"The presence of an extra 47th X chromosome is common and almost every clinician in almost every sub-specialty of medicine will knowingly or unwittingly treat boys or men with Klinefelter (‘XXY’) and girls or women with Triple X (‘XXX’).
Yet fewer than 10% of cases of Klinefelter Syndrome (KS) are diagnosed before puberty, with only 6% diagnosed before aged 10 and 21% diagnosed before aged 20.
A lack of or late diagnosis remains a critical problem in relation to KS. The perception that all persons with KS will demonstrate “textbook” signs is viewed as compromising the ability of patients to obtain a diagnosis.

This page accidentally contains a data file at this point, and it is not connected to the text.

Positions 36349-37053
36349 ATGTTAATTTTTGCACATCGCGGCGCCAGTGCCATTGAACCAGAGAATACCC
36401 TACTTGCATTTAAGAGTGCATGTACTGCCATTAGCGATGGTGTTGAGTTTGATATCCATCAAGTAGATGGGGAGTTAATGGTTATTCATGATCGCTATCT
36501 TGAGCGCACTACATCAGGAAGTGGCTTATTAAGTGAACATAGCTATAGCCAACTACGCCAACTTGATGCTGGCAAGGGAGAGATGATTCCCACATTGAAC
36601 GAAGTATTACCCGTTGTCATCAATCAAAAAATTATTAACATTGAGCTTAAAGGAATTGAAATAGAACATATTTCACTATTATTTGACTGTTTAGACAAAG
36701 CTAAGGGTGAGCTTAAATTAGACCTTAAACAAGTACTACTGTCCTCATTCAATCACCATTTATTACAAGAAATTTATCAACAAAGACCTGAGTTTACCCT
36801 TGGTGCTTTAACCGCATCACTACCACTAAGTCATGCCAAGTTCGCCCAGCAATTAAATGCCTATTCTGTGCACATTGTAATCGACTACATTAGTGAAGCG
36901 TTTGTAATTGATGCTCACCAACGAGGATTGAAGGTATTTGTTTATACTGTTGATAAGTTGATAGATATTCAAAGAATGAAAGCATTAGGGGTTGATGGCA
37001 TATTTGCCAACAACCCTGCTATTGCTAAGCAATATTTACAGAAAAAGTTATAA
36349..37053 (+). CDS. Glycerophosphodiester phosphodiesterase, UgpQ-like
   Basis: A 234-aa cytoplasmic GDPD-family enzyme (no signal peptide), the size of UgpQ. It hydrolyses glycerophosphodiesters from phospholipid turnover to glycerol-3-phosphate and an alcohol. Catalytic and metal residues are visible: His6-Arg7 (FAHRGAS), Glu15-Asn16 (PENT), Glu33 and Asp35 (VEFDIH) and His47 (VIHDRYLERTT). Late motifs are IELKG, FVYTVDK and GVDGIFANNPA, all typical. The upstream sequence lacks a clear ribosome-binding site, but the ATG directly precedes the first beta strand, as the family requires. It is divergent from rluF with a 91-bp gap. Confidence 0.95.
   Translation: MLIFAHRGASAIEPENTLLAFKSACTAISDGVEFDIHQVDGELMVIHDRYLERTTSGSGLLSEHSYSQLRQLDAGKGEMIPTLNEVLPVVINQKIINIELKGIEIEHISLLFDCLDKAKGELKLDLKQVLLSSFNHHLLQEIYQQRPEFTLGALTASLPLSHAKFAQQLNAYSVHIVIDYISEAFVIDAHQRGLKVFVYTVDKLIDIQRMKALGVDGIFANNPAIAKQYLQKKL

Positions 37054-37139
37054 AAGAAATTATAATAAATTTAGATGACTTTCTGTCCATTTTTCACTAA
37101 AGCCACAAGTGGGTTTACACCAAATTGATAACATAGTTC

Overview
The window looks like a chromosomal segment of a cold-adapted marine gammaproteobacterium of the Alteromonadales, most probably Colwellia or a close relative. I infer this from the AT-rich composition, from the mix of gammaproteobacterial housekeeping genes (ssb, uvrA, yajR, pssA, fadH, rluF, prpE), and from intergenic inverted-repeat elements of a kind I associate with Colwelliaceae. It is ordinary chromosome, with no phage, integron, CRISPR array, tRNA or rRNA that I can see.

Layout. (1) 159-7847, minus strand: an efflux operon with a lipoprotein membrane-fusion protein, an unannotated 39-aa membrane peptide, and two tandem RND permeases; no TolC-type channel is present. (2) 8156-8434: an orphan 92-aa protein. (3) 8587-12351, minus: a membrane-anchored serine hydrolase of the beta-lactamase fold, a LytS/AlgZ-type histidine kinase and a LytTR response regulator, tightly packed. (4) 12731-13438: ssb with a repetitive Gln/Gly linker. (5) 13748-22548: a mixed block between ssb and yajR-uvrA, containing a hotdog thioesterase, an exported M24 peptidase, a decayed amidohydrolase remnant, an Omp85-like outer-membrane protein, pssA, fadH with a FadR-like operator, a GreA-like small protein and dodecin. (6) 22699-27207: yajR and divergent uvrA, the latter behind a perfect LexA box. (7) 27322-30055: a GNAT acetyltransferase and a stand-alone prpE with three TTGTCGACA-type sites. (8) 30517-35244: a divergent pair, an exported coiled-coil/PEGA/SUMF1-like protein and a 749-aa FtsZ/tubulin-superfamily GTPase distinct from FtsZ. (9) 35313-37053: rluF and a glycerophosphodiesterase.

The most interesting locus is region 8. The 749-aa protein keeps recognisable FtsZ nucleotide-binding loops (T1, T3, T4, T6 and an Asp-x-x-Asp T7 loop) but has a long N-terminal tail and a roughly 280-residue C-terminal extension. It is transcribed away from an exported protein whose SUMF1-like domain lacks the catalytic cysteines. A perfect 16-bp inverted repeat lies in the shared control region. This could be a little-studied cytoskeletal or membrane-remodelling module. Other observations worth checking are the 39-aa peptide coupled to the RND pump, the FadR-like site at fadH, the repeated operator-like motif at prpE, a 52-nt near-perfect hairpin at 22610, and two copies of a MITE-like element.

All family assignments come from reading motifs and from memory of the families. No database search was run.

The experience with healthcare for persons with KS is described as poor, ranging from a lack of information to misinformation, due to a perceived lack of expertise among healthcare professionals.
Coordinated approaches to care are currently seen to be lacking despite evidence of the effectiveness of such approaches."
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The Lived Experiences Of Klinefelter Syndrome: A Narrative View of the Literature. A review of 22 selected research papers from the past 20 years relating to the psychological and social aspects of Klinefelter syndrome (KS).
Frontiers in Endocrinology, 26 Nov. 2019